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New molecular data attest to the absence of cospeciation patterns between Placobdella costata (Fr. Müller, 1846) (Hirudinea) and freshwater turtles (Emys spp.) in Italy

  • Autori: Vecchioni L.; Marrone F.; Liuzzo M.; Seglie D.; Cavalcante R.; Bazan G.; Arizza V.; Arculeo M.
  • Anno di pubblicazione: 2021
  • Tipologia: Articolo in rivista
  • Parole Chiave: Coevolutionary pattern; Glossiphoniidae; host-parasite relationships; Pleistocene refugia; shallow phylogeography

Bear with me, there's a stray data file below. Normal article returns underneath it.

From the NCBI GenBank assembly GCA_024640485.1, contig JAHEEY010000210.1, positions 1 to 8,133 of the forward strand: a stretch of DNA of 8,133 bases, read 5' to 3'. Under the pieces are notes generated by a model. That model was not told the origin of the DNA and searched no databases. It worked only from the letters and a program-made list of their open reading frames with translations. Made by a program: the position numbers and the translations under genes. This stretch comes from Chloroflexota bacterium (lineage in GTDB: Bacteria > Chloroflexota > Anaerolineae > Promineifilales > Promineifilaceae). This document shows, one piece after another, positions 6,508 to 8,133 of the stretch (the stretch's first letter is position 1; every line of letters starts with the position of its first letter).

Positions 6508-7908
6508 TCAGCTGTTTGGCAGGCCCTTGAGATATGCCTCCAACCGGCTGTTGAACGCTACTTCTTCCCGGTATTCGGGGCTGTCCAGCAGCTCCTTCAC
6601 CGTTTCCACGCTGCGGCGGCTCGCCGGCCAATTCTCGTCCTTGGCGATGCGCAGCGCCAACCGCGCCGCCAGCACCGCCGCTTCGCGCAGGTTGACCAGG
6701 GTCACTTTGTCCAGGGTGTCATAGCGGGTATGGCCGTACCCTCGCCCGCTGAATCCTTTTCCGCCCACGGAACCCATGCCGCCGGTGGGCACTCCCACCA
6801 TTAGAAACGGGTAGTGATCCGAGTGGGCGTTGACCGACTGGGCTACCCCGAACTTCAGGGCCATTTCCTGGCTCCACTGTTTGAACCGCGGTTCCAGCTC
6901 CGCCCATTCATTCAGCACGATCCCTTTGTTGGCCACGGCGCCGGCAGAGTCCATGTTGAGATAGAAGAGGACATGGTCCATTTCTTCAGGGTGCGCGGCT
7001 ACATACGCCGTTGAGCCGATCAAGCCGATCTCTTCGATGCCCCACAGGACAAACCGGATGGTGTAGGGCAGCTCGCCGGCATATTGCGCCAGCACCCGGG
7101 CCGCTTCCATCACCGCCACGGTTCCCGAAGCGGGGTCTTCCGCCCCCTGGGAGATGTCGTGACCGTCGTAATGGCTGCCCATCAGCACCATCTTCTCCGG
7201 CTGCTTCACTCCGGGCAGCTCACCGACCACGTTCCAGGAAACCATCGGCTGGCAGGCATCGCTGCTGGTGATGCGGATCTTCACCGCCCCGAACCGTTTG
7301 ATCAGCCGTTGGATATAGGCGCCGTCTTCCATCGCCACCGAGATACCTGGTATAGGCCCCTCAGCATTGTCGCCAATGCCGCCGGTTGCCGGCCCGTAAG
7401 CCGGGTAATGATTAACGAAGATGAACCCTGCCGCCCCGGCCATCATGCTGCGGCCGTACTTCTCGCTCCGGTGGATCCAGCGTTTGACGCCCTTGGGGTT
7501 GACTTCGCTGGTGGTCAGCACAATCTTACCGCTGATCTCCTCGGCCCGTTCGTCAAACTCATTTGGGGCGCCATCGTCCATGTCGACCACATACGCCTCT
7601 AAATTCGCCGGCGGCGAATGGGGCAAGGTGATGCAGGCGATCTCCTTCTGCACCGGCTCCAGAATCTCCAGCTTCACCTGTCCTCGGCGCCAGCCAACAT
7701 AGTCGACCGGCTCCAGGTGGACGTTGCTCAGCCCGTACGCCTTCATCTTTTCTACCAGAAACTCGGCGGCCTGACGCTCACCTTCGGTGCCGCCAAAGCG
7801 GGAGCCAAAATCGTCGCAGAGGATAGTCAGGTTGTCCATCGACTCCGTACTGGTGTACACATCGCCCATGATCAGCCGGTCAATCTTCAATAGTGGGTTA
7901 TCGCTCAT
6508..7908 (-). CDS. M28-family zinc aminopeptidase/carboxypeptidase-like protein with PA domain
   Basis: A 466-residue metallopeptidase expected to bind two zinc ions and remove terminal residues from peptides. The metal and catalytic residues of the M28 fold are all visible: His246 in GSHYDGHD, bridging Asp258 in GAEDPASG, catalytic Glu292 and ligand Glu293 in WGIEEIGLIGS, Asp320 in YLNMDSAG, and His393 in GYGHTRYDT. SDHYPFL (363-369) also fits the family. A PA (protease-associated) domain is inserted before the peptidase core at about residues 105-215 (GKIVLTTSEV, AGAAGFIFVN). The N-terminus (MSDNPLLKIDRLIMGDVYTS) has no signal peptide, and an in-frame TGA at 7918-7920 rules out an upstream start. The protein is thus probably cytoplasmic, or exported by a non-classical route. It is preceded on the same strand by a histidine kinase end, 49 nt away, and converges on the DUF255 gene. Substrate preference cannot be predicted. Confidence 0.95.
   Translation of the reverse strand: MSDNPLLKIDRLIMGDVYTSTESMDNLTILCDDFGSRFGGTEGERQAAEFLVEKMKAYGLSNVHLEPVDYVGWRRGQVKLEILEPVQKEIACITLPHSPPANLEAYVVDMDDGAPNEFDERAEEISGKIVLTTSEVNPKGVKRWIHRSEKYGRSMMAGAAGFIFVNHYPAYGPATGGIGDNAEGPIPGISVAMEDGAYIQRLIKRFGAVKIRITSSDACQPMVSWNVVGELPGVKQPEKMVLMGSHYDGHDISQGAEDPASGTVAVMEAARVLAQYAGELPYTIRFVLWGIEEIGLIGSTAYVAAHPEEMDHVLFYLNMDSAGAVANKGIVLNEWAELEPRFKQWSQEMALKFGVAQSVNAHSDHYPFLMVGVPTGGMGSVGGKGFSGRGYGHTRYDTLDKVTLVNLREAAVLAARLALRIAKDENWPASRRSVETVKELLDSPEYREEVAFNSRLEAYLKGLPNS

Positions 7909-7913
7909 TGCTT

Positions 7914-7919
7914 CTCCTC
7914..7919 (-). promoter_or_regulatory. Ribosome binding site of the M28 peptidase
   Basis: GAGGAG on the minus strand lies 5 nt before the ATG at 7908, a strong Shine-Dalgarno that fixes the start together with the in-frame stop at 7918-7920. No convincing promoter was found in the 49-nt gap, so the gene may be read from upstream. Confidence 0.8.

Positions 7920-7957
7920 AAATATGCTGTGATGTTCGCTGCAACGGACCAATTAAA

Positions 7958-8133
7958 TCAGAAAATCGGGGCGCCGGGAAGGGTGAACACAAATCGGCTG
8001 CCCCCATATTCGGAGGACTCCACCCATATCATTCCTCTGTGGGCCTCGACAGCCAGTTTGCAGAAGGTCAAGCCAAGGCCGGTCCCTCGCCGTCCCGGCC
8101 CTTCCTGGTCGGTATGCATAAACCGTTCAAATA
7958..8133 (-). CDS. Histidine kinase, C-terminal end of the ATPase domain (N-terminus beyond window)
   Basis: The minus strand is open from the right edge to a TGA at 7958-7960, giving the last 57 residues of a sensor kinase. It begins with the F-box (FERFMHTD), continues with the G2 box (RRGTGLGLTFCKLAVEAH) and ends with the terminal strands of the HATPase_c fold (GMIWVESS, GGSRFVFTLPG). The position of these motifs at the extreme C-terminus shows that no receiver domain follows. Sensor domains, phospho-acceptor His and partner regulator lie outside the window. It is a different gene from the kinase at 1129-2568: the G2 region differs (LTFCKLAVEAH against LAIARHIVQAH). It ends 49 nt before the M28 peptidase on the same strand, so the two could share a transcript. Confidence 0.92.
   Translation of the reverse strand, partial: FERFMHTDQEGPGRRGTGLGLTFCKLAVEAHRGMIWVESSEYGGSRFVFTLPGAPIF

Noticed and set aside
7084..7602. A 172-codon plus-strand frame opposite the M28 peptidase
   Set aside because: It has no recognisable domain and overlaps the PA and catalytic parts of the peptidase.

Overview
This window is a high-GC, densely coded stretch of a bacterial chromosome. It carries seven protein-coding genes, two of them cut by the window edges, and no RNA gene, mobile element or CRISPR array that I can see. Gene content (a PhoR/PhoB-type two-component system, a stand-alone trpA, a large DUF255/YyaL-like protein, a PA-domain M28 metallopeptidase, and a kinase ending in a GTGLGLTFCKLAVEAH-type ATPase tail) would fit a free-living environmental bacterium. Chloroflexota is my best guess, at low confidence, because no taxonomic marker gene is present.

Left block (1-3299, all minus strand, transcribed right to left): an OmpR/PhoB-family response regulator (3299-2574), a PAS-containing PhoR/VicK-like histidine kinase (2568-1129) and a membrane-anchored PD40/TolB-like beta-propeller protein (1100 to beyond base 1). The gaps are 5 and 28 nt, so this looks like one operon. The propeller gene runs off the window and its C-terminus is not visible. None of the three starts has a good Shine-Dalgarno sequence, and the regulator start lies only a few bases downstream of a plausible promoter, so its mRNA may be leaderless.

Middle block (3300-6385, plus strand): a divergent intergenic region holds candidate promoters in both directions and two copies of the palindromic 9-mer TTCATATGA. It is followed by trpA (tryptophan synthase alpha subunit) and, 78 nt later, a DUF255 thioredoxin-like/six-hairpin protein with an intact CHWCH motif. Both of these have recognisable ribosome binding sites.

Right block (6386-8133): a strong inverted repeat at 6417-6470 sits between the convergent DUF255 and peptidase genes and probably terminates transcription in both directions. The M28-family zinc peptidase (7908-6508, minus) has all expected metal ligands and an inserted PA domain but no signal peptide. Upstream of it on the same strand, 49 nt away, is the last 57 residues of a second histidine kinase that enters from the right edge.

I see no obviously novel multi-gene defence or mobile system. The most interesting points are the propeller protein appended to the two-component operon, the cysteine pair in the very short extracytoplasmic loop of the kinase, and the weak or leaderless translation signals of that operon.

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The only Palearctic representative of the leech genus Placobdella Blanchard, 1893 is P. costata, an ectoparasite of freshwater turtles. To date, no conclusive evidence about the possible presence of coevolutionary patterns between this leech and its turtle hosts is available due to the paucity of DNA sequence data available for P. costata; moreover, comparative host data is also mostly lacking, making any inferences more difficult. The discovery of new populations of the species in northern Italy and Sicily allowed us to generate novel mitochondrial DNA sequences and to compare the topology of the resulting phylogenetic trees with the phylogeny of the turtle hosts occurring in the study area, i.e., Emys orbicularis and E. trinacris. The branching pattern of the phylogenetic tree for P. costata is not congruent with that of its turtle hosts, thus suggesting the lack of coevolutionary or cospeciation phenomena between these taxa. The lack of a coevolutionary pattern might be ascribed to the different dispersal ability of Placobdella costata and Emys spp. and to the host generality of the leech, as confirmed by the occurrence of P. costata on aquatic turtles belonging to the genus Mauremys in areas where Emys spp. are rare or absent. A single leech cytochrome c oxidase subunit 1 haplotype was found in each study region, and the overall nucleotide diversity was very low throughout the investigated distribution. This apparent lack of a clear phylogeographical pattern was unexpected in the P. costata populations occurring in the circum-Mediterranean areas, where the occurrence of high haplotype and nucleotide diversity is customary for most terrestrial and freshwater species. Based on the available data, we suggest a recent, post-glacial origin of the studied P. costata populations.